What's the perfect Leadership Style?

What’s the perfect Leadership Style?

Have you ever asked yourself how your approach to work differs from other people? Are you more of an assertive, active and decisive person who enjoys a challenge? Or are you more of a likeable team player who is supportive and nurturing towards your colleagues? Are you more of an impulsive risk-taker or a practical person who weighs every side of an issue before taking a decision? Don’t get me wrong here – these are not mutually exclusive and all of these traits are important and can be the right approach! It all depends on the situation you’re in and the people you work with.

This is why there is no one ideal leadership style that is applicable across all situations and people in your team. Different people need different things from their leader. Different situations require the leader to react in a different manner. Over the years researchers have come up with a variety of leadership styles that we gravitate towards naturally. For example, some people naturally adopt a servant leadership style. Others tend to adopt a more autocratic or a more democratic Leadership Style. A short explanation for each of these follows below:

Servant leadership Style:

If you naturally gravitate towards this leadership style, regardless of your level, you lead by meeting any and every need of your team members. You lead with high integrity and generosity, which can lead to exceptionally high morale in your team. It’s a highly commendable leadership style based on your values, ideals and ethics. However, on the other hand, particularly in competitive situations or crises, this type of leadership style can leave you left behind other leaders who make quick decisions and apply pressure more easily.

Autocratic Leadership Style:

Autocratic leaders tend to make decisions quickly and without consulting their team, making it a highly effective leadership style, particularly in times of crises. However, it ignores team members’ expertise and can be highly demoralizing, since they never get a say in decisions. They might see problems or other options that the leader doesn’t see and ignores since he or she doesn’t consult team members.

Democratic Leadership Style:

In a democratically organized team, similarly to a democratic country, the leader makes the final decision, but the team members are included in the decision making process. Team leaders encourage creativity and team members are highly engage in the decision-making-process. This leadership style has the opposite effect of an autocratic leadership style: it leads to high team motivation and satisfaction but slow decision making.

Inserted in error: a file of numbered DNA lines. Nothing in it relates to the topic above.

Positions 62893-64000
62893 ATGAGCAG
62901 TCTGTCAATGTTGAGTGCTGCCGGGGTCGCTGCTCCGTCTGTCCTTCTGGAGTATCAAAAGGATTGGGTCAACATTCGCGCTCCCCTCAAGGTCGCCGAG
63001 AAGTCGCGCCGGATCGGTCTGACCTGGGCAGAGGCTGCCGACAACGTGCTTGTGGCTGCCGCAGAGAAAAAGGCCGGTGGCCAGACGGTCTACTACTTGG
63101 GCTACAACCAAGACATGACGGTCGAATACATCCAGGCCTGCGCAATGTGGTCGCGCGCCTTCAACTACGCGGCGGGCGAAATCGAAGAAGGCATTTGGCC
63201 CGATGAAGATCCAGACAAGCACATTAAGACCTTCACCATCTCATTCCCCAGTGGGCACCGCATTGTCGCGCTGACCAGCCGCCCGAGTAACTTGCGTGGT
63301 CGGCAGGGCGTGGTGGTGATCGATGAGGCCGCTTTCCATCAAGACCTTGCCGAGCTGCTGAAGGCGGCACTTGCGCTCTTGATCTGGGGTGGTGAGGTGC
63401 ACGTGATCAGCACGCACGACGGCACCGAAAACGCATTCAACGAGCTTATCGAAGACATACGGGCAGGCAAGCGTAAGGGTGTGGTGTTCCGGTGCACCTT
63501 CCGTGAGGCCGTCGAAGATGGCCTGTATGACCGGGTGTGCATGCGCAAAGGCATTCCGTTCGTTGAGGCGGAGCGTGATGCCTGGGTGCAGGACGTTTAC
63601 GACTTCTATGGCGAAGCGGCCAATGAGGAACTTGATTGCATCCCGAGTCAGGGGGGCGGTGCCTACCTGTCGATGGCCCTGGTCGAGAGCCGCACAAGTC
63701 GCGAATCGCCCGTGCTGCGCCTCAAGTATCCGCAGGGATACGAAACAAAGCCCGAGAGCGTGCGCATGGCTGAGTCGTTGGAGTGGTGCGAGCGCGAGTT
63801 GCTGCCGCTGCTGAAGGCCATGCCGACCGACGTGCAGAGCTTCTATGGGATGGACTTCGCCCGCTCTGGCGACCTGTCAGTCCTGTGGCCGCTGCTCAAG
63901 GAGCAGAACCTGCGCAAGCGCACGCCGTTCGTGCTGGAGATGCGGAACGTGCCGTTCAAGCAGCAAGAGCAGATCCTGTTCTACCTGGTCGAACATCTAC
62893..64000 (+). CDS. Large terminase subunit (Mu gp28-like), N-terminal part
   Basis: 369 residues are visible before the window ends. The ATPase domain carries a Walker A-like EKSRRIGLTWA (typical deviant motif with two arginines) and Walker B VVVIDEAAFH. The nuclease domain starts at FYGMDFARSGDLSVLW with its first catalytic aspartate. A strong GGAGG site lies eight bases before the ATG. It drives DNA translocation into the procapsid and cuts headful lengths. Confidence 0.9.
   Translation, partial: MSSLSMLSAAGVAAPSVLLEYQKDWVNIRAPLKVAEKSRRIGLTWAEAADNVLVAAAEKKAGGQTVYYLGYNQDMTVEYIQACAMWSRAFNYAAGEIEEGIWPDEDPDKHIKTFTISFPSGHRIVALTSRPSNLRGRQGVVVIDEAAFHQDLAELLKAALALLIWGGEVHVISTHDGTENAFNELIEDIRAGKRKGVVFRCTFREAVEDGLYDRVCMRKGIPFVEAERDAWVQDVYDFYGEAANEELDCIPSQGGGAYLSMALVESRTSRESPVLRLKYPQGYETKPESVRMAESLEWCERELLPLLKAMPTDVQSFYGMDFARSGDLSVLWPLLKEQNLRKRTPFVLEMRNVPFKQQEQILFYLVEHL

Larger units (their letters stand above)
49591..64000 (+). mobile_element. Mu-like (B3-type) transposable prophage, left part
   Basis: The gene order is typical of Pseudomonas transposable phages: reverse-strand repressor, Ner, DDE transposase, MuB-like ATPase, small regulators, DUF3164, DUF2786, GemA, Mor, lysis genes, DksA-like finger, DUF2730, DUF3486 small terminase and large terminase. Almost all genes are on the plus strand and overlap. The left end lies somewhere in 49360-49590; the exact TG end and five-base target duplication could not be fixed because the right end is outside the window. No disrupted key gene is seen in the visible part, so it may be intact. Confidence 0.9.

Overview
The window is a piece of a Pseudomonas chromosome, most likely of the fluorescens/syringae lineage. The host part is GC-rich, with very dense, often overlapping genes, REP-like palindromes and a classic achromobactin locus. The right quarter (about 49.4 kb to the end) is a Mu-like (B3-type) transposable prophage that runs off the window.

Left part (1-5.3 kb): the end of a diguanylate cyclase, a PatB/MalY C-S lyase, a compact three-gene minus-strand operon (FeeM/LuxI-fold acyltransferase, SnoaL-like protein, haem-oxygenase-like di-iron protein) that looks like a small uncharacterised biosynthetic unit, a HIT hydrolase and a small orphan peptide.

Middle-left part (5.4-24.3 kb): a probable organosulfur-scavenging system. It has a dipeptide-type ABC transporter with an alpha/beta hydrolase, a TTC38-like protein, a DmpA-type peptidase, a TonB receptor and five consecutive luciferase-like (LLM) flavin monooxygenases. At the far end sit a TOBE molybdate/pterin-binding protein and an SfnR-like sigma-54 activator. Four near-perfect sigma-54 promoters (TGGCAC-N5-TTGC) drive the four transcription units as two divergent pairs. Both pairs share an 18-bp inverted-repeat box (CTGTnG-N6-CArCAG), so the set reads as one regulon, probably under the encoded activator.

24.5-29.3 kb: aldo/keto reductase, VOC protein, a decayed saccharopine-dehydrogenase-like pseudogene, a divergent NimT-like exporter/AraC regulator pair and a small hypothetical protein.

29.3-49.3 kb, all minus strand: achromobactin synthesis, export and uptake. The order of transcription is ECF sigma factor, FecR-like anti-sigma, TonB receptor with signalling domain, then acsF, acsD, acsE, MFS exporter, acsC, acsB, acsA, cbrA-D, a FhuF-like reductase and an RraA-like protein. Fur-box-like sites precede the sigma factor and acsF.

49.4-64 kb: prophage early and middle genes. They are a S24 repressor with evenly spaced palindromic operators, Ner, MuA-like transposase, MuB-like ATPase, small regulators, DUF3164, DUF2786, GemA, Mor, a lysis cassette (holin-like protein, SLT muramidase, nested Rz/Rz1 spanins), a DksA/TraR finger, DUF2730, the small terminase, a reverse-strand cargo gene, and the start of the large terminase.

What’s the problem with these Leadership styles?

All those leadership styles have one thing in common: they fail to be applicable across different situations. In today’s ever-changing times, instead of being fixed in a never-changing position, a leader needs to be able to adapt his leadership style in accordance with his followers and the situation they’re in. Therefore, in the 1960s Dr. Paul Hersey developed the Situational Leadership Model, a powerful and flexible tool that enables leaders to adapt their leadership style.

Situational Leadership Style:

Situational Leadership requires you to make an assessment of the needs of a specific situation and based on that apply a leadership style that seems most fitting. This is not an analytical or in a lot of cases an entirely conscious decision, but being aware of this can make you a more adaptable and flexible, and in the end better leader.

The original Situational Leadership Model is based on:

-         The amount of guidance that is required by team members

-         The amount of socioemotional support that is required by team members

-         Team members’ level of readiness in regards to a specific task or objective

It is literally built around the problem described above: that there is no ideal leadership style fitting across all situations. It is based around the theory that the most effective leaders are those that are able to adapt their style to the task at hand, the nature of the team and other cues.

Based on these cues one of these four leadership styles is most appropriate:

Telling Leadership Style: highly directive but low support

Selling Leadership Style: Highly directive and highly supportive

Participating Leadership Style: Low directive but highly supportive

Delegating Leadership Style: Low directive and low supportive

According to Hersey, if a team is coming together for the first time, the leader can move seamlessly from the first into the second, third and fourth style as time passes and the team develops. A more “telling” leadership style may be the most appropriate when team members lack the knowledge or experience they need to work by themselves. As their knowledge and experience increases, the leader can shift styles and move step by step towards a delegating leadership style. This type of leadership style is built around the needs of the team and enabling a leader to be the best they can be in every situation.

What leadership style works best in your experience? Which leadership style do you gravitate towards naturally? Have you tried situational leadership and has it been working for you? Let us know in the comments!